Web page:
Libor scandal ripples across the Atlantic

Suddenly, this month’s diary looks far more arduous for Tim Geithner who, as US Treasury Secretary, sets America’s economic policy alongside Federal Reserve chairman Ben Bernanke.

Both have been called to testify before the Senate Banking Committee on the scandal surrounding Libor, a measure of the cost of money that is used as the basis for more than £200 trillion in loans.

The committee will take Geithner back to when he was president of the New York Fed, the central bank’s ears and eyes on Wall Street. Comfortably the most powerful of the 12 regional branches the Fed has dotted around the US, it was to the NY Fed that Barclays said it first turned in August 2007 to voice concern over the daily calculation of Libor.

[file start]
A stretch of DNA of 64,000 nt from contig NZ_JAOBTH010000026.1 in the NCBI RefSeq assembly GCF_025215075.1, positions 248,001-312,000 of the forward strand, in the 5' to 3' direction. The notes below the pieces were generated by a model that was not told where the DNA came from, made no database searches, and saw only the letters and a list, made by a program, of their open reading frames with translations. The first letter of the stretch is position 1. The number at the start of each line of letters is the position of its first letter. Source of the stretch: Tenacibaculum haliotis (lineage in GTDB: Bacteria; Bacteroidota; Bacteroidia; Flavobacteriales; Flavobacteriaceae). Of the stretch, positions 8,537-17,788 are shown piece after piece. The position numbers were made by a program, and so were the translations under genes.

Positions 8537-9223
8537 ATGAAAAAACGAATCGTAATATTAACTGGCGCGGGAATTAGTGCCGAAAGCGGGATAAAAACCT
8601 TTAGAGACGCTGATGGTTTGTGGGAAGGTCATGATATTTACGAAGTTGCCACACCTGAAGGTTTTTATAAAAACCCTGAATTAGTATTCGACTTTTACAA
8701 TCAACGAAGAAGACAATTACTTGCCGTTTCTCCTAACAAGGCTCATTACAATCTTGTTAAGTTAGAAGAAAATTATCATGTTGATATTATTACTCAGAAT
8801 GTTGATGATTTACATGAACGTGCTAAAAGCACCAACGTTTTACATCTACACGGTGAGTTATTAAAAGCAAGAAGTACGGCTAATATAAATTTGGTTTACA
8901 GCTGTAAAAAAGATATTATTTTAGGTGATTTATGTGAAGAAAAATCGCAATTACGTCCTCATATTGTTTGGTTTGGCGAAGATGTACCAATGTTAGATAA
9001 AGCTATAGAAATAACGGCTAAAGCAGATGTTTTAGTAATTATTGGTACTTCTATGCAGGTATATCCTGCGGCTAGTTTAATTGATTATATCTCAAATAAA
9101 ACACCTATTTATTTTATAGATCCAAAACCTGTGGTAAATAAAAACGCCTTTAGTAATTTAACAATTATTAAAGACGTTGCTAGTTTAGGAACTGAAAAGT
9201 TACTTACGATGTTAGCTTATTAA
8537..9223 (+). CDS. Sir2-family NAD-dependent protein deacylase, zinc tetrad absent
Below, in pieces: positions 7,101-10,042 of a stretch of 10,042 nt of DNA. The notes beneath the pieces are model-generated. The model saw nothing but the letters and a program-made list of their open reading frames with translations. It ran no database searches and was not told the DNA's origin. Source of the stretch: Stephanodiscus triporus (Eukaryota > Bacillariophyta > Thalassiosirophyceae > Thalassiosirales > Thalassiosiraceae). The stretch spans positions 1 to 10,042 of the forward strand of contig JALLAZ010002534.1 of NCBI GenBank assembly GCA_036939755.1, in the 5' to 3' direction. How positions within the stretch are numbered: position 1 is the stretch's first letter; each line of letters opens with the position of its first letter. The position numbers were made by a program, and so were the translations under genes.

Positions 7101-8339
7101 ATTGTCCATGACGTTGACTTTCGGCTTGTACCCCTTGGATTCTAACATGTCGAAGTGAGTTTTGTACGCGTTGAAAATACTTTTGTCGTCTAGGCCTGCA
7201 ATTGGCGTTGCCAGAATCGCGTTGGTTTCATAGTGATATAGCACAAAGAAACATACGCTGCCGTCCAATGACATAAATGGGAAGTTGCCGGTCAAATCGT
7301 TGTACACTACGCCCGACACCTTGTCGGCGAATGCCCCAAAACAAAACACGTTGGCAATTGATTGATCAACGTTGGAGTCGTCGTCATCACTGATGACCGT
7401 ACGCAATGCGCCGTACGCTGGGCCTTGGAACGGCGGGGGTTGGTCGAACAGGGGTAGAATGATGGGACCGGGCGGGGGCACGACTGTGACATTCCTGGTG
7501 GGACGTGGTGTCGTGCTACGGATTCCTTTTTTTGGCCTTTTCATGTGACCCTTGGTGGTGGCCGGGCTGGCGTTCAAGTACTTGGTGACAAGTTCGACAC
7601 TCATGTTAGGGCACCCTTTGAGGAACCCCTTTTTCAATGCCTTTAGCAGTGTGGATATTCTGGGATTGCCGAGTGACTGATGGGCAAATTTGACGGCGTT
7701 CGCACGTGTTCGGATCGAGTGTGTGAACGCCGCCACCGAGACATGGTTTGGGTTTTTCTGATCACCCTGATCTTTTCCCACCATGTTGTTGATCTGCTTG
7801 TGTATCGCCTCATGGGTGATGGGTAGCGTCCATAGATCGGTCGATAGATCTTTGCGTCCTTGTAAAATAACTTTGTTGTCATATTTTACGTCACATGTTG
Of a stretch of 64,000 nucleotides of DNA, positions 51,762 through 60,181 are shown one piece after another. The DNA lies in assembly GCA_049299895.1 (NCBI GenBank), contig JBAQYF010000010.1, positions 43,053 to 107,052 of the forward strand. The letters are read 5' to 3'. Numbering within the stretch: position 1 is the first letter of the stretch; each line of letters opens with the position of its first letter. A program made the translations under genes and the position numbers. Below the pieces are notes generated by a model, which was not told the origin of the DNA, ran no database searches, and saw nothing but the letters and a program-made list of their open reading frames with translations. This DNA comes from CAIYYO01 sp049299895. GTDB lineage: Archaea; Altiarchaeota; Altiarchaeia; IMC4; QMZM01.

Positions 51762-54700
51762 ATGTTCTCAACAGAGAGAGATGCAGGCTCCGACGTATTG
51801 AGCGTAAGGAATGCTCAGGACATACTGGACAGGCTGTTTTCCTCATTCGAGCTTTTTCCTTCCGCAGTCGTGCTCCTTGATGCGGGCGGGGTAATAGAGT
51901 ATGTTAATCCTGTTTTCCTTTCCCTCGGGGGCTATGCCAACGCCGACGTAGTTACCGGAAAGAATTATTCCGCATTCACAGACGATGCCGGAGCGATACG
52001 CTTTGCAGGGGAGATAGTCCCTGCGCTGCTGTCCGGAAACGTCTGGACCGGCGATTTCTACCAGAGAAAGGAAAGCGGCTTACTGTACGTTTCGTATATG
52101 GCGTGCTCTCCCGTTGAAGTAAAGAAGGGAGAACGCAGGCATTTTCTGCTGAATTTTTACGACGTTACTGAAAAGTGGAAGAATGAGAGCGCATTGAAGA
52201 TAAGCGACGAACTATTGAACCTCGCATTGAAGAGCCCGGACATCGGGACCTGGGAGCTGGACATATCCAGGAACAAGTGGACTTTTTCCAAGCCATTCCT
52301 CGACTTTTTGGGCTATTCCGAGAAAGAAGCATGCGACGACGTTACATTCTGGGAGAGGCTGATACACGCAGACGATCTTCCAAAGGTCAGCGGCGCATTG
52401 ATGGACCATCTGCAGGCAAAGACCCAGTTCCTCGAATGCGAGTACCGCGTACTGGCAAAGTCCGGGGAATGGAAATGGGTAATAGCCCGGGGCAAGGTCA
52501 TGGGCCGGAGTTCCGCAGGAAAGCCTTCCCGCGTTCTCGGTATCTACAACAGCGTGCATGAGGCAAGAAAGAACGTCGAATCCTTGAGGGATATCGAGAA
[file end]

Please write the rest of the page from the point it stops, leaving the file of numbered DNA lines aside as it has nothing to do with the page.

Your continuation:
According to documents recently published, Barclays’ chief anxiety was that during the calculation of Libor – which involves more than 10 banks submitting borrowing costs which are then averaged out – rivals were understating the rate, a process the British bank claims made it look in worse financial shape than it was.

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